Haitian-born singer Wyclef Jean held an emotional press conference in New York on Monday afternoon to outline relief plans for his country and to answer criticism of Yele Haiti, the charity foundation he founded that is raising funds for the victims of last week's devastating earthquake on the island. Jean also advocated for the relocation of the nearly 2 million Haitians who have lost their homes in the capital, Port-au-Prince.
"Port-au-Prince is a morgue," said Jean, who has been at the forefront of the call to action for aid to Haiti. He flew down to his native country the day after the massive 7.0 earthquake struck the Caribbean nation on January 12. Through his Twitter account, outreach to other celebrities and entertainers, and pleas for help on news networks around the country, Yele had raised more than $2 million as of Friday. The singer said his priority is to help get supplies to remote areas where security concerns are the greatest.
"I'm not the one that was reporting the news," Jean said. "I'm the one that was carrying the dead bodies on the street."
Earlier this week, watchdog Web site TheSmokingGun.com posted tax returns for the Yele Haiti foundation, claiming that the charitable organization had personally "enriched" the singer and citing payments for a New York recording studio co-owned by Jean and the former Fugees leader's partnership in a Haitian TV production company.
"My dad always told me, if you're a man with a clear conscience, speak with a clear conscience and the world will know," Jean said firmly. "Have we made mistakes? Yes. Did I ever use Yele money for personal benefit? Absolutely not. Yele's books are transparent and open. We have been given a clean bill of health by an external auditor every year since we started.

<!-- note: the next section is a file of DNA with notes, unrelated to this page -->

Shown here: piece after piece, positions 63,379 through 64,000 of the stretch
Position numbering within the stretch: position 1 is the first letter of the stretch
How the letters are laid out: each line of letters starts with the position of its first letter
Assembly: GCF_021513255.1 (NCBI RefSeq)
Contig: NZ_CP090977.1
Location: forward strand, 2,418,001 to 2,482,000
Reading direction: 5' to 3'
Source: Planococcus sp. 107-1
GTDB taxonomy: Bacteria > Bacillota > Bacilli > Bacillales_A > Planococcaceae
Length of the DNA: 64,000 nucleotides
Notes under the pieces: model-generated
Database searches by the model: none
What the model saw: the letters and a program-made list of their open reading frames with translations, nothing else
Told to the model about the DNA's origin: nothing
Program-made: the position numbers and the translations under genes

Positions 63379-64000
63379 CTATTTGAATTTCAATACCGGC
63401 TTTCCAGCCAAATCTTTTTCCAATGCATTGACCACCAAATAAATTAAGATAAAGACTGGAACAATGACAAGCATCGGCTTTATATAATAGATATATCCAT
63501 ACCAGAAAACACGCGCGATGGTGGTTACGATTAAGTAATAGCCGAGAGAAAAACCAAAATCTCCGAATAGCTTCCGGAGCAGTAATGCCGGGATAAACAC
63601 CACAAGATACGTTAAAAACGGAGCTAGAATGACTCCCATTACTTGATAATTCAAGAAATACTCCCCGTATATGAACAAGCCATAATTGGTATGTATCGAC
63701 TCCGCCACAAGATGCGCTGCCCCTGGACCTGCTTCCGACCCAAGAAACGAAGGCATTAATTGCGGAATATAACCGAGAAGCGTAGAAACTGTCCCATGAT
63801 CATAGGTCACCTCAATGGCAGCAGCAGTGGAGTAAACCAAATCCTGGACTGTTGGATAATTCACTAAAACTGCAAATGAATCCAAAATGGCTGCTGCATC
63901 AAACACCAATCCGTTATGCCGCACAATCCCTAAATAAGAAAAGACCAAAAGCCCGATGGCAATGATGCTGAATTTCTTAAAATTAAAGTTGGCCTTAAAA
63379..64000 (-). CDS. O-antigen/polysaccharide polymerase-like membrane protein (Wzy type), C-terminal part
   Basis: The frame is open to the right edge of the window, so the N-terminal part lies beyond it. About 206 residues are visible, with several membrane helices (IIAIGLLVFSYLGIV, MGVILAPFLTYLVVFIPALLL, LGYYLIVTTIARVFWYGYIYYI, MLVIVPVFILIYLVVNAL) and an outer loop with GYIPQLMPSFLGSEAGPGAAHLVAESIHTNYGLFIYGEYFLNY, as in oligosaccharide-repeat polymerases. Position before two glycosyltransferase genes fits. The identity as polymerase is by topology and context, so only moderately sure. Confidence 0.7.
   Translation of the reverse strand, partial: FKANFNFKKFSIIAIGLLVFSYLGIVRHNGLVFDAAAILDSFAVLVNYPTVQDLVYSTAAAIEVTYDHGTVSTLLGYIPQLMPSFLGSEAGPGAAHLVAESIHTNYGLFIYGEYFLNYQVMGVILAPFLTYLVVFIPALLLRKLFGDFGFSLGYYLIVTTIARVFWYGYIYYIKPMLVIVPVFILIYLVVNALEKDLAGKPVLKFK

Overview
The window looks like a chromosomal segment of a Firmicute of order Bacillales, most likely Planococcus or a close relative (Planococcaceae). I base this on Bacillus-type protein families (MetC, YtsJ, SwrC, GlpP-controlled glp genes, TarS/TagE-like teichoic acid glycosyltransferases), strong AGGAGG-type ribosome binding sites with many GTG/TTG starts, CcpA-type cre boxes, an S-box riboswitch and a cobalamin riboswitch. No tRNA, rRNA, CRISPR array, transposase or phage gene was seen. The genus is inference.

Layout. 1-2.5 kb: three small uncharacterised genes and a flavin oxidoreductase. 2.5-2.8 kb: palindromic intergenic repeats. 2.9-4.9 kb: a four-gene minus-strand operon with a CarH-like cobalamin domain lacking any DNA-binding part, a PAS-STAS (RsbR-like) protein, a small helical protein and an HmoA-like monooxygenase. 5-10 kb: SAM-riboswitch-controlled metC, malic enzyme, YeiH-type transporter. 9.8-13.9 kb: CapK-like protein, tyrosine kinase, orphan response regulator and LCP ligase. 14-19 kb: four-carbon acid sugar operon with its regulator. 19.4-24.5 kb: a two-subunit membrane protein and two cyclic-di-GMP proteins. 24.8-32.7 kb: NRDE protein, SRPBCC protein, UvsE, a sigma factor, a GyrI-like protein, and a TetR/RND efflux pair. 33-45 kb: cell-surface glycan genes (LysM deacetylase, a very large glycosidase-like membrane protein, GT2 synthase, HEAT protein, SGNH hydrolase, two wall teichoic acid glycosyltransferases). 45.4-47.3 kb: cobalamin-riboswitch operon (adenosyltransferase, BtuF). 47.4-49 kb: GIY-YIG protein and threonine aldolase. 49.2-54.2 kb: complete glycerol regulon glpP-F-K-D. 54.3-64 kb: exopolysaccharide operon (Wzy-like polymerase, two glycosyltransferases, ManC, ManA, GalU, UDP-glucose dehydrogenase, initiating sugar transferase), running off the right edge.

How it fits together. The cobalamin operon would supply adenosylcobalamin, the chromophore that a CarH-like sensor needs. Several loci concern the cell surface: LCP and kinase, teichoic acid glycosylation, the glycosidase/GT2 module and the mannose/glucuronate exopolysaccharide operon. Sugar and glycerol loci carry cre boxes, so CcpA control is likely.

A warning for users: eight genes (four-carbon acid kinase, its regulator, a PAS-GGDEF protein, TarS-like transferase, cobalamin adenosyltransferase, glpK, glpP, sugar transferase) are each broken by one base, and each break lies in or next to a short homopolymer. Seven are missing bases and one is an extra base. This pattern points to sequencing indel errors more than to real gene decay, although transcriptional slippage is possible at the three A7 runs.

"Now, if you don't mind, my people in Haiti are watching this, so I got to talk to them in their own language," Jean said before pausing as tears streamed from his eyes. He then spoke patois to the people back home and continued to stress the need for aid.
"After the camera is off, I still gotta report back for duty. That's just the reality of my life," Jean said.
Wyclef Jean will join George Clooney and other celebrities and musicians this Friday for "Hope for Haiti," a telethon sponsored by MTV Networks that will be featured across all major networks.
Learn more about what you can do to help with earthquake-relief efforts in Haiti, and for more information, see Think MTV. Join George Clooney and Wyclef Jean for MTV's "Hope for Haiti" telethon, airing commercial-free Friday, January 22, at 8 p.m. ET.